Spot the Warning Signs of Debt: Tips to Avoid a Financial Disaster

  • 5 min read

Financial troubles and physical illnesses have a few things in common. (First and foremost, we all want to avoid them both!) One important similarity is the concept of early diagnosis and treatment. When diseases are caught early enough, they can often be treated or cured. The same truth applies to financial issues – especially debt. If someone can spot the onset of a problem before it gets too severe, the solutions can be much easier to nail down and execute.

While many factors can lead to financial woes – everything from unemployment to emergency car repairs — there are a few common contributors to financial problems that can easily be avoided. These are personal factors that we are entirely in control of, and they include ideas like awareness and accountability.

When it comes to spotting warning signs before it’s too late, awareness is really the key element. One must turn a keen eye to their own financial situation and examine it objectively and without bias or emotion. How much debt are you really in?

How many frivolous things can you really afford? It’s far too easy to look the other way, but that’s when the real danger is given the opportunity to sneak up on you!

Once you’ve decided to do a little honest self-examination, you can begin by looking for the biggest debt warning signs:

  • Depending on others (friends and family, for instance) to help pay for things.
  • Borrowing money from one lender to pay off debt from another.
  • A poor credit rating, often denoted by the need for a cosigner to open new lines of credit.
  • Too many credit cards. Most people don’t need more than two.
  • Hiding purchases, lying about spending money, or fighting with other people in the household about finances.
  • Paying only the minimum payments on credit cards.
  • Running out of money between paychecks (and living “hand-to-mouth.”)

Last, but not least, if your instincts are telling you that you’re struggling with financial problems, then you probably are! Don’t ignore these feelings, and if you find that your life is marked with the above warning signs, don’t hesitate to take action. There’s absolutely no reason to wait until the house of cards falls down to start taking action.

Be proactive, and you may find that a more stable, less stressful financial future is closer than you think.

Debt Secrets that Could Be Hurting Your Finances

Say what you will about old wives’ tales, but they have an uncanny knack for sticking around. Stories about chewing gum staying in your digestive tract for 20 years are one thing, but the fact that there are numerous financial myths in circulation are a whole different animal: money myths can hurt your bank account or your credit score.

Take note of the following misconceptions and adjust your level of belief accordingly!

Myth 1. You know your credit score.

While it’s entirely possible to up your credit score using any number of services, you’re only getting a small piece of the total picture. First of all, you’re probably just getting one credit score from one bureau, not all three.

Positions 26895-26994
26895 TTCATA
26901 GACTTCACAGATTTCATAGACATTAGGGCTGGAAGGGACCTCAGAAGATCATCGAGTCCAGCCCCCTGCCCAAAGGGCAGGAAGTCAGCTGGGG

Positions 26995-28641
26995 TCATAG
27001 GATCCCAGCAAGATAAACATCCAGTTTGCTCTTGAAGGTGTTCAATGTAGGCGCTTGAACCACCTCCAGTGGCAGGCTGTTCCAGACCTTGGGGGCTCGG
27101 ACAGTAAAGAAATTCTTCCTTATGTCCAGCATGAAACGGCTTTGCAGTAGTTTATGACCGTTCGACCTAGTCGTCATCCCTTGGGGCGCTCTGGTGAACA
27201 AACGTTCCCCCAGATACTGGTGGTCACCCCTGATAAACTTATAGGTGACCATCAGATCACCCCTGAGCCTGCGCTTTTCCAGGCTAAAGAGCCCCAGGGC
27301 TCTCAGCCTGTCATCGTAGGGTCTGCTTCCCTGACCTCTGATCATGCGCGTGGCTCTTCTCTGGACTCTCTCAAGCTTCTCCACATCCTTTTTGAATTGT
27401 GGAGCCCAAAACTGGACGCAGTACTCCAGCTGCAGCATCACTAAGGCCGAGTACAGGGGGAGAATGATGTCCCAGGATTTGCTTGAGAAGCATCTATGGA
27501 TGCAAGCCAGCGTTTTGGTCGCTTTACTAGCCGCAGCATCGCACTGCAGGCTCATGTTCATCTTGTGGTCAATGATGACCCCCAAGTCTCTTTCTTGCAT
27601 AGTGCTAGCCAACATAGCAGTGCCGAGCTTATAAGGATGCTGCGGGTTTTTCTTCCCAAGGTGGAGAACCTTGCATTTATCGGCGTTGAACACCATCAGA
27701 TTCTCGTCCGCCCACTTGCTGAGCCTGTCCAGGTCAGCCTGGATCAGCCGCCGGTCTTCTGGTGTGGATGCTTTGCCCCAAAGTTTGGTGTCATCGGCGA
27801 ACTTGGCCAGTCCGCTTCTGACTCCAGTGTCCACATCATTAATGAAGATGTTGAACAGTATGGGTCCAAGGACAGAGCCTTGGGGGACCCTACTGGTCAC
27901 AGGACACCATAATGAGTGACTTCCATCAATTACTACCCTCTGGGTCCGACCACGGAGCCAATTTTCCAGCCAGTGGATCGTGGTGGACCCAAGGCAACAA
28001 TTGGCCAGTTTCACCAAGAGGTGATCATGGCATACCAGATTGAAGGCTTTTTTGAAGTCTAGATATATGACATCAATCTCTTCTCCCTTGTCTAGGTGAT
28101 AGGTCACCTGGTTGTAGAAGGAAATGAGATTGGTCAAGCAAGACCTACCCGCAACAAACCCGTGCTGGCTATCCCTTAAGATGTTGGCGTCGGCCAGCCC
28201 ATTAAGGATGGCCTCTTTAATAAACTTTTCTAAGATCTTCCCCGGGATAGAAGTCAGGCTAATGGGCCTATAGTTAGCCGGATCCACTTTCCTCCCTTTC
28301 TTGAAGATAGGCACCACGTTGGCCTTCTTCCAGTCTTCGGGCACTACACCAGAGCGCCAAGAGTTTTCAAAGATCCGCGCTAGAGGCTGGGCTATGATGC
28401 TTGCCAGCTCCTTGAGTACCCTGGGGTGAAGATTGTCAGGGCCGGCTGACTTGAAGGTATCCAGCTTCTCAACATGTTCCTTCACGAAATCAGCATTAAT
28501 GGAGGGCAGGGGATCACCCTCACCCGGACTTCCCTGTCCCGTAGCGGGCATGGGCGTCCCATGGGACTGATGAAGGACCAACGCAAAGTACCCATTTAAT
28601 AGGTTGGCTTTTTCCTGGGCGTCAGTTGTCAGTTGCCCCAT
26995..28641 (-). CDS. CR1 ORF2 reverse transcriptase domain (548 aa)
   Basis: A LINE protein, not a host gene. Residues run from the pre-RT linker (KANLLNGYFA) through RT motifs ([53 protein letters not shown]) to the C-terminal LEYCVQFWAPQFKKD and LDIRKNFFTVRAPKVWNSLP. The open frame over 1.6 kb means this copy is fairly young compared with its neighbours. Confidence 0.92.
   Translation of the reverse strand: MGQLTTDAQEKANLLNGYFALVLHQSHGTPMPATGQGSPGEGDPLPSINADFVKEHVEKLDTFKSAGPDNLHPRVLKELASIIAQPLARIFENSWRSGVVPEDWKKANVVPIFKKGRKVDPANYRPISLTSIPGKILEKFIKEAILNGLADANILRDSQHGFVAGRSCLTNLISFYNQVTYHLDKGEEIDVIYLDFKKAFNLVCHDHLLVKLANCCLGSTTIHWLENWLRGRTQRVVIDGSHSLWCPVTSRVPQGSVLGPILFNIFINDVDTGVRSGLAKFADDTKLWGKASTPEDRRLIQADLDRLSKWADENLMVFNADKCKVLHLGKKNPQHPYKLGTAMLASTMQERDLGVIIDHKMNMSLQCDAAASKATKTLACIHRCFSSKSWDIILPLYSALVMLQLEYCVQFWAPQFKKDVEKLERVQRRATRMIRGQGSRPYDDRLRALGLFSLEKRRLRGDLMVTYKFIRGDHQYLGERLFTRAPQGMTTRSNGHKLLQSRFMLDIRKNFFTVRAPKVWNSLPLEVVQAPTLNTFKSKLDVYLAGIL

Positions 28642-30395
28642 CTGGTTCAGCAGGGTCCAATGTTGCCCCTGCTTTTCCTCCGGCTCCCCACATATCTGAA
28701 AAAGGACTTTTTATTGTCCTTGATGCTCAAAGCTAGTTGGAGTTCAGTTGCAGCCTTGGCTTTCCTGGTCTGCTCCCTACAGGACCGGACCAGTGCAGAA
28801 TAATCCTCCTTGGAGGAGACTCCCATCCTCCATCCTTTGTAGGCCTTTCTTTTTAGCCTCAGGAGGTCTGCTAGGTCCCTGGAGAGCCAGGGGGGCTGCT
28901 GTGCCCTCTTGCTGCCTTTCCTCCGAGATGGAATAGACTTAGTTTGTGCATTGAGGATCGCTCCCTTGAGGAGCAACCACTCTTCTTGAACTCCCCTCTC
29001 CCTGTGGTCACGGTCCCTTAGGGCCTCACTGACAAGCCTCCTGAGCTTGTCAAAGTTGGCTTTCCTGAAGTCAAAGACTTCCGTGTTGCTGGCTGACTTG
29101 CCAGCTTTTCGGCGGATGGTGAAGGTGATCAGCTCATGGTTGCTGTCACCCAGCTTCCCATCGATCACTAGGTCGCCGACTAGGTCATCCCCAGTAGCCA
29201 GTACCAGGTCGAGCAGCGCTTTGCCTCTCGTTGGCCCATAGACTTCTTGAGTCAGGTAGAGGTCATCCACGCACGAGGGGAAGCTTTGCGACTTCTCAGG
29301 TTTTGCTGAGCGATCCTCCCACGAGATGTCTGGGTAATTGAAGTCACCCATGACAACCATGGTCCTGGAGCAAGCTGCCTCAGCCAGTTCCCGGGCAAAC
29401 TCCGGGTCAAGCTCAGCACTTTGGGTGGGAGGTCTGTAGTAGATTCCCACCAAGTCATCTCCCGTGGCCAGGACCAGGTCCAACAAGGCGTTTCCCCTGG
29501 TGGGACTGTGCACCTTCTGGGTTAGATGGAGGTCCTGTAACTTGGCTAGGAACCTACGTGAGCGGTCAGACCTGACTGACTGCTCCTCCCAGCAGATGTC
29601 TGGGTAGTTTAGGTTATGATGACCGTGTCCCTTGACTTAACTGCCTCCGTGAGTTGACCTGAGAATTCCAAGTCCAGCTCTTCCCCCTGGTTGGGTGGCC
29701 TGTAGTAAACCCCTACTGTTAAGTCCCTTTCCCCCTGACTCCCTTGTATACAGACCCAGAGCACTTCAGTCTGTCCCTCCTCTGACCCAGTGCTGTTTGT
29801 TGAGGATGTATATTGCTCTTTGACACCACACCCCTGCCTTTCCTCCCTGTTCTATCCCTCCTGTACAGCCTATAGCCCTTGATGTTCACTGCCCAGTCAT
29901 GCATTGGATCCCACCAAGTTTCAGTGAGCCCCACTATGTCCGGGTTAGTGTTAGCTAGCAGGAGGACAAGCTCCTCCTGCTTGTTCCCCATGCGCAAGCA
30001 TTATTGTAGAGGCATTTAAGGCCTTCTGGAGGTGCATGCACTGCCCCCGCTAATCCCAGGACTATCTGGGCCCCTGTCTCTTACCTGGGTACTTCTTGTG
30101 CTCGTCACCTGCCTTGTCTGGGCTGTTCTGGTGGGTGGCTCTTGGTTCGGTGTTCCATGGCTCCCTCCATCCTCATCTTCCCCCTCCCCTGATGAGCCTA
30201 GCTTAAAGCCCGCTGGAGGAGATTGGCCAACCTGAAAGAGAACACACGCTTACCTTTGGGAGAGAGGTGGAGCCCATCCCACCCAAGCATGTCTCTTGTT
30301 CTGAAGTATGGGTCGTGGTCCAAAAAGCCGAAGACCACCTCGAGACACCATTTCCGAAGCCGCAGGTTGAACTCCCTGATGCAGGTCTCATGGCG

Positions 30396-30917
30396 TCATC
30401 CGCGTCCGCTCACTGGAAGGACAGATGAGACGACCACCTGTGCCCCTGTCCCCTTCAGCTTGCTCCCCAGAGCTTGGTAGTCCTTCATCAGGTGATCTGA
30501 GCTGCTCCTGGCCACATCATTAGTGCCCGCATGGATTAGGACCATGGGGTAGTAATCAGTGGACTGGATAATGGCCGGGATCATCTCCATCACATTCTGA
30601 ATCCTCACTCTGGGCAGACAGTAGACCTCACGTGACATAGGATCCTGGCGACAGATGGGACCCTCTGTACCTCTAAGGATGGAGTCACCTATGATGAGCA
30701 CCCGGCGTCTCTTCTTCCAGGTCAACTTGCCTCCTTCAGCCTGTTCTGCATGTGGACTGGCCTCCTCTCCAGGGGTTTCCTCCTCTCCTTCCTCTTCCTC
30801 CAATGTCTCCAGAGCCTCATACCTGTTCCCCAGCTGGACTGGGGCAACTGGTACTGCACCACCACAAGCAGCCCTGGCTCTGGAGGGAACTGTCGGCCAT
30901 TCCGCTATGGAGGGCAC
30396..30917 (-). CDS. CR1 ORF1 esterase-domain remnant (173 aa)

To make things even more confusing, even if you can get hold of your FICO score, it’s not going to be much help. A FICO score is actually kind of fluid, and it can vary depending on which agency pulls it and what type of credit they’re trying to approve you for.

Myth 2. Store credit cards are a great way to get a deal.

Retailer credit cards are really good at looking like a fantastic deal, but many are a wolf in sheep’s clothing. They will typically lure you in with low interest rates and no fees, but beware of these terms being part of a promotional offer.

Once that offer is over, these cards will usually revert to a staggering interest rate…and don’t be shocked when they bill you retroactively for interest on the entire starting balance!

Myth 3. Put as much down on a house as possible…or better yet, pay cash!

The idea of paying cash for a home has become pretty popular, but many buyers are overlooking the downsides and focusing entirely on the whole “no mortgage to worry about” part of the deal. The truth is that a mortgage can actually make you money over time.

Since the interest is tax deductible, prudent investment can mean the difference between an immense opportunity cost and turning a profit.

Myth 4. A late credit card payment will ravage your credit rating.

Right up front, let’s clarify: this is not an excuse to put off your credit card payment. Think of it only as a bit of relief if you’re a couple of days behind. Don’t panic, because late credit card payments are generally not reported until they’re 30-days delinquent.

Myth 5. Debt management doesn’t work.

The concept of debt management suffers from a sort of tug-of-war. Some say it’s amazing, while others say it doesn’t work at all. The truth is that it works extremely well…in certain cases. Debt management is not for everyone, because everyone’s situation is unique. That is why a credit counsellor or consultant should be called in to analyze the details before making any decisions.

When used by a qualifying candidate, debt management can be extremely effective. (Of course, the candidate will need to put forth their own effort and commitment to ensure success, but that’s not really a flaw of the system.)

Christopher - BSc, MBA

With over two decades of combined Big 5 Banking and Agency experience, Christopher launched Underbanked® to cut through the noise and complexity of financial information. Christopher has an MBA degree from McMaster University and BSc. from Western University in Canada.